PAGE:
This article is part of the AfterMath Data Organizer Electrochemistry Guide
Like most of the other electrochemical techniques offered by the AfterMath software, Square Wave Voltammetry (SWV) begins with an induction period. During the induction period, a set of initial conditions is applied to the electrochemical cell and the cell is allowed to equilibrate to these conditions. The default initial condition involves holding the working electrode potential at the Initial Potential for a brief period of time (i.e., 3 seconds).
After the induction period, the potential of the working electrode is stepped through a series of forward and reverse pulses from the Initial potential to the Final potential. The forward step is determined by the Square amplitude and the reverse step is determined by subtracting the Square increment from the Square amplitude. Cyclic Square Wave Voltammetry (CSWV) is a variant where the potential of the working electrode is cycled between an Upper potential and a Lower potential.
After the pulse sequence has finished, the experiment concludes with a relaxation period. The default condition during the relaxation period involves holding the working electrode potential at the final potential for an additional brief period of time (i.e., 1 seconds).
Difference current between the forward and reverse pulses is plotted as a function of the potential applied to the working electrode, resulting in a voltammogram.
The parameters for this method are arranged on various tabs on the setup panel. The most commonly used parameters are on the Basic tab, and less commonly used parameters are on the Advanced tab. Additional tabs for Ranges and Post experiment idle conditions are common to all of the electrochemical techniques supported by the AfterMath software.
For SWV, you can click on the “I Feel Lucky” button (located at the top of the setup) to fill in all the parameters with typical default values (see Figure 1). You may need to change the Initial potential and Final potential, to values which are appropriate for the electrochemical system being studied.
Figure 1 : Basic setup for SWV.
The waveform that is applied to the electrode is a series of forward and reverse pulses (see Figure 2) each having an amplitude of Square amplitude and incremented according to the Square increment. The total time for the forward and reverse pulses is the Square period. Using the sample waveform below, the first pulse is in the positive direction for . The current is sampled (red squares) during the forward pulse at the time obtained by subtracting the Sample width from of the Square period. The potential of the working electrode is then stepped to for . The current is then measured (black squares) at the time obtained by subtracting the Sample width from the Square period.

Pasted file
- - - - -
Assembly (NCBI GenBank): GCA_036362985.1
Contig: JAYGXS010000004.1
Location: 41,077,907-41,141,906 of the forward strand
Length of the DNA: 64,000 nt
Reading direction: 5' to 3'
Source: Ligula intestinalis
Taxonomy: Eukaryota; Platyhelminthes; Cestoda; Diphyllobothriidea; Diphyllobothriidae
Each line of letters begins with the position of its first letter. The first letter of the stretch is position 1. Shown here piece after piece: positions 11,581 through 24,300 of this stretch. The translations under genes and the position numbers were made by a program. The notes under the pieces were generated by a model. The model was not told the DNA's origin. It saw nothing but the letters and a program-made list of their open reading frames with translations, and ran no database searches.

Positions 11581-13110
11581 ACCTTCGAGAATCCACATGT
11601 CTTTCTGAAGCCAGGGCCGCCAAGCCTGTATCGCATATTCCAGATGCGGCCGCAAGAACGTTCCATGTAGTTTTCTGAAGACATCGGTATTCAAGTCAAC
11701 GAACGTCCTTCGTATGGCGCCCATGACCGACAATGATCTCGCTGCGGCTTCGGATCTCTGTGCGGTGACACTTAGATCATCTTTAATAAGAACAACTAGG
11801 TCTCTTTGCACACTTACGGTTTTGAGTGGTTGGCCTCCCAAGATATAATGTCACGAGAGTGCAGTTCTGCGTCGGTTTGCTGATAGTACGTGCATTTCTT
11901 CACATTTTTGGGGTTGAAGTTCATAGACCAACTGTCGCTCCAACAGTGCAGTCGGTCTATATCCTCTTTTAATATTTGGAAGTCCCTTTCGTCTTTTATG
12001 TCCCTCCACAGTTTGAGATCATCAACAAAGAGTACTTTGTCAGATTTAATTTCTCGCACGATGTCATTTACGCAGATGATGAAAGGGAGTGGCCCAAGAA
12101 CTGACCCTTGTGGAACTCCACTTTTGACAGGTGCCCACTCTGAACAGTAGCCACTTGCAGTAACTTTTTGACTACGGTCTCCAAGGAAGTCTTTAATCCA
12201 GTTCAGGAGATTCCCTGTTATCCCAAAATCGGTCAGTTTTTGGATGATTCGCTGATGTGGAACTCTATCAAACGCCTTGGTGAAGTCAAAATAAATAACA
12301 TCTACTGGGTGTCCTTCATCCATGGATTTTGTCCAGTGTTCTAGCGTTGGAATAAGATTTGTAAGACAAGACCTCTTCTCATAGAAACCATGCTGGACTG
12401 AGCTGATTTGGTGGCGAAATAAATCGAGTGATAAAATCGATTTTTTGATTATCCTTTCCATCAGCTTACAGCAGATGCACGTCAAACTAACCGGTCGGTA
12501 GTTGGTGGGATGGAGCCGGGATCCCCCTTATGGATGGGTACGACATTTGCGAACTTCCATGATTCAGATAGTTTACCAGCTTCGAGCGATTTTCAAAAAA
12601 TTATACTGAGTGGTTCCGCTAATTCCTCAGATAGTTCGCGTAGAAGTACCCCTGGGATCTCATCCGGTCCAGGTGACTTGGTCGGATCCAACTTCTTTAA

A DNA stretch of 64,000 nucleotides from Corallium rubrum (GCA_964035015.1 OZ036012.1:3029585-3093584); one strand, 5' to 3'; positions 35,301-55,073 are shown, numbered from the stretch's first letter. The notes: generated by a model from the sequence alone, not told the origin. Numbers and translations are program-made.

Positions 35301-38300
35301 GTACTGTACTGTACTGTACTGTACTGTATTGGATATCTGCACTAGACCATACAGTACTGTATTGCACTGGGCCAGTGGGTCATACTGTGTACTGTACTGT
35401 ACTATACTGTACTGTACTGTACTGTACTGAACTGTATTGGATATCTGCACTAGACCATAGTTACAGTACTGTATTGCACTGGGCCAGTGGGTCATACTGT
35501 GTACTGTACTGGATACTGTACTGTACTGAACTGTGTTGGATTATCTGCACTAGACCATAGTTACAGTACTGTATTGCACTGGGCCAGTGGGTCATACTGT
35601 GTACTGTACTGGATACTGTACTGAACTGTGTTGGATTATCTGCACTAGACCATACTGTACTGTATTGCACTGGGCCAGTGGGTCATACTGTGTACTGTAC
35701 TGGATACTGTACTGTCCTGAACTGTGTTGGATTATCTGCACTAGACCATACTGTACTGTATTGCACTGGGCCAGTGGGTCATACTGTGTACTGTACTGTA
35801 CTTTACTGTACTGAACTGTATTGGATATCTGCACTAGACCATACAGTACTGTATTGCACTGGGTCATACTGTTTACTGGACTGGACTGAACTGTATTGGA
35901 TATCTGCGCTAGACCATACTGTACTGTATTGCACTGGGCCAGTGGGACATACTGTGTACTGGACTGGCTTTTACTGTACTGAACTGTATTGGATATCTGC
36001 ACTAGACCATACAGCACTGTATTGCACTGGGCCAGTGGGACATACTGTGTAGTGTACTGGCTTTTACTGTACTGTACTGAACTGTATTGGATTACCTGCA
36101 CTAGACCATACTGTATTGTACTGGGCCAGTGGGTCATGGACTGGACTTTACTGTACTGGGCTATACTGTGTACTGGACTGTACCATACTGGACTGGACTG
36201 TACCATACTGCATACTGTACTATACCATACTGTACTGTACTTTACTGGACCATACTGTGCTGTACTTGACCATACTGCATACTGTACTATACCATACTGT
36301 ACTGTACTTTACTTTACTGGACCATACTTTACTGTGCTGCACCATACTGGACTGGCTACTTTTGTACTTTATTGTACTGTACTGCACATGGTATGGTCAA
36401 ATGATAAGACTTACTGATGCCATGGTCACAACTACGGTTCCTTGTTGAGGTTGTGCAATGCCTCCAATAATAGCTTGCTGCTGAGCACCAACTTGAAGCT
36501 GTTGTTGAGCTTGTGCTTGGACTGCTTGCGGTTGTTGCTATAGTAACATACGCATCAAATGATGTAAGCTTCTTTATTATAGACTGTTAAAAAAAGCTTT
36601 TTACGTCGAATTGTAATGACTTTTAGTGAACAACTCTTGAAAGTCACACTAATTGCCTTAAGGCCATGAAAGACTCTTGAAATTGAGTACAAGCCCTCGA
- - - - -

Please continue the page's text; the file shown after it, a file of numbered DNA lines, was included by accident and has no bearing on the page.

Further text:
Figure 2: Zoom of waveform for SWV.
The Advanced Tab for this method allows you to change the behavior of the potentiostat during the induction period and relaxation period. By default, the potential applied to the working electrode during the induction and relaxation period will match the initial potential and final potential, respectively, as specified on the Basic Tab. You may override this default behavior, and you may also change the durations of the induction and relaxation periods if you wish.
Typical results for a solution of Ferrocene in are shown below (see Figure 3, specific SWV parameters were: square amplitude, square increment, square period, sample width). Also included are plots of the forward (see Figure 4A) and reverse (see Figure 4B) currents. Notice that the each looks like a typical LSV curve, with the forward being an oxidation and the reverse being the reduction. Please see the Theory section for more information.
Figure 3:Square Wave Voltammogram of a Ferrocene Solution